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Domestic Violence in Kashmir at an Alarming Stage

Domestic Violence in India

After her marriage, when she got pregnant for the first time, Sheeba, a domestic violence victim unfortunately lost her child after four months. But she could not even express her grief as her sister-in-law came to the hospital and used violence against her there.

“My sister-in-law always interfered in our household affairs, even in our personal affairs. When I had a miscarriage at 4 months, I received a call from my sister-in-law and when I answered the call she said, don’t have a physical relationship with my brother for up to one year and after listening to all this I was shocked how she could say this. But unfortunately, after two months I got pregnant again and my husband took me to the Makhdoom Sahib shrine where I myself climbed 120 steps which is very difficult for a pregnant woman but we had heard many times that when Allah is with you nothing will happen to you and fortunately, both me and my baby was safe,” she said.

She added “I am a working woman and oftentimes I am late home. One day I was late and my mother-in-law and my husband hit me. My husband hit my abdomen. I started bleeding and I ran from there because my brother’s house was nearby. When I got there, my brother somehow managed my condition because he is a pharmacist. The other day they took me to the New City hospital and after that I filed a case against my in-laws”.

Concluding she questioned, “Why do parents marry their idle son, when he is not able to spend a penny for himself? How can he take the burden of another person?”

In Jammu and Kashmir, it took a long time to get the Jammu and Kashmir Protection of Women from Domestic Violence Act 2010 in place. More than 40% of Kashmiri women experience physical and psychological abuse at the hands of their husbands or in-laws, according to a research study, ‘A study of violence within and outside of women in Kashmir’, published in an international journal.

“Everyday domestic violence in Kashmir is always widely spreading. Frequent raids in Kashmir also add to the numbers. Following the lifting of Article 370 and the Covid lockdown, there is a huge increase in domestic violence cases and these are only cases that are reported, the majority of them go unreported,” Advocate Arsheeda Bashir told Ground Report.

Talking about the factors that lead to domestic violence she said, “Disagreements between the partners over a lot of domestic issues, situational factors and psychological factors and male dominance.”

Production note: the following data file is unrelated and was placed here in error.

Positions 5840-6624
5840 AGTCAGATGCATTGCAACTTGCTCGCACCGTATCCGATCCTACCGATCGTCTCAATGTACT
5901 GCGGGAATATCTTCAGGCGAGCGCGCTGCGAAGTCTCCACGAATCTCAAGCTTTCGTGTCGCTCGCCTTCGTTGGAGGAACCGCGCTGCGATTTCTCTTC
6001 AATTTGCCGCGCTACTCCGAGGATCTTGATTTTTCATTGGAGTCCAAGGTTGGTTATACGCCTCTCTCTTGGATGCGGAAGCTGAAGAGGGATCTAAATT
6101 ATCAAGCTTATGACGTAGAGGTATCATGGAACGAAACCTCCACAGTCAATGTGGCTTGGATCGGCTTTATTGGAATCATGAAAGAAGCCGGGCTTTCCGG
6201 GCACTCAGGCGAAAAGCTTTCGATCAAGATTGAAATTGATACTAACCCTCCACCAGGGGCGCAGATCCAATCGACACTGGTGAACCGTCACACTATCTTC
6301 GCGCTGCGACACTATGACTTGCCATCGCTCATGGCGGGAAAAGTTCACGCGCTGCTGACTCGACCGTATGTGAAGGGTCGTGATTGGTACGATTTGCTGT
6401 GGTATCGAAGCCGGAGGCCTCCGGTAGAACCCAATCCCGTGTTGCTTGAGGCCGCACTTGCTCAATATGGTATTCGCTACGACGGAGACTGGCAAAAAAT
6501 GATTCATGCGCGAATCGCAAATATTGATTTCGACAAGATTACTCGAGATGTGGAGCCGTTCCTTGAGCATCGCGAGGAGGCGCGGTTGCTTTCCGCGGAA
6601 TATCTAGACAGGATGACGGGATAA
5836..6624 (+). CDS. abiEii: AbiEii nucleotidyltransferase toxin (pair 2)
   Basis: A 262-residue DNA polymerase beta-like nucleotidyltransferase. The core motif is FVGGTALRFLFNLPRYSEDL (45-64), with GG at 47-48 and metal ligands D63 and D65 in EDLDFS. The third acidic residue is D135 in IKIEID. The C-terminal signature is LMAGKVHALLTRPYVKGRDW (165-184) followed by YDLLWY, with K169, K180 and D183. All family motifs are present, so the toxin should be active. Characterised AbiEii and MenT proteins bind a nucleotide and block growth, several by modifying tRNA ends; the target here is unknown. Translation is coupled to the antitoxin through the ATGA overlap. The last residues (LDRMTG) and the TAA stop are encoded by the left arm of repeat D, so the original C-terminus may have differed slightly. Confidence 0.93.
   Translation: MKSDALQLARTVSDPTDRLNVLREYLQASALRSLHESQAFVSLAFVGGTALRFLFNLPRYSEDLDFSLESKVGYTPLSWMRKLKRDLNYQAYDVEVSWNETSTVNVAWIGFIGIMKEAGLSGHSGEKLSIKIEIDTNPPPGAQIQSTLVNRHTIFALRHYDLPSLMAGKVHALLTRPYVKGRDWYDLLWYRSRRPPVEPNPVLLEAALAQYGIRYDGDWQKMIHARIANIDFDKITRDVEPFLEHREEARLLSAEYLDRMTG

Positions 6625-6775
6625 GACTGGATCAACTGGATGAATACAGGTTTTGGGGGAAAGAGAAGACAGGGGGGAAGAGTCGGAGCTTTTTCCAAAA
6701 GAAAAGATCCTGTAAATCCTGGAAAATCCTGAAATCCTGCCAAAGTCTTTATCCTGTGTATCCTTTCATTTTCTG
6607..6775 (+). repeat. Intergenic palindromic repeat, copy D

She further added that, “There are a number of reasons why Kashmiri women are afraid to speak out against abuse. Lack of financial independence is a fundamental reason women condone abuse because they have no way to take care of them. Another major problem is the lack of support from their birth families. When women report violence in Kashmir, the first thing they are told to do is to be patient and that everything will be fine. They are told to stay in their marital homes no matter what. When women have nowhere to go they dwell in the house of abuse and tolerate violence uncomplainingly.”

“Now we see women coming forward and speaking about it but in most cases we see women prefer to remain silent because of the social pressure that is very unfortunate, they only think what people will say, they don’t think that nothing is more important than her life”, said  Arsheeda added.

She further added, “It is not always a married woman who is subjected to domestic violence, sometimes unmarried females are also subjected to domestic violence too.”

“There is not a set paradigm following which we can stop Domestic violence. We have to collectively work for the eradication of this menace. Along with putting an end to the abuse we also need to be aware of women to stop tolerating any and all forms of abuse. We as a society need to speak up for abuse where and when we encounter it. The victim should also go to the nearby police station and report a file against abuse. We shouldn’t act as mute spectators to it. Families need to be supportive of their daughters when they report abuse at the earliest stage. There is a long way to go but these small actions will bring a big change in our society,” she cocluded.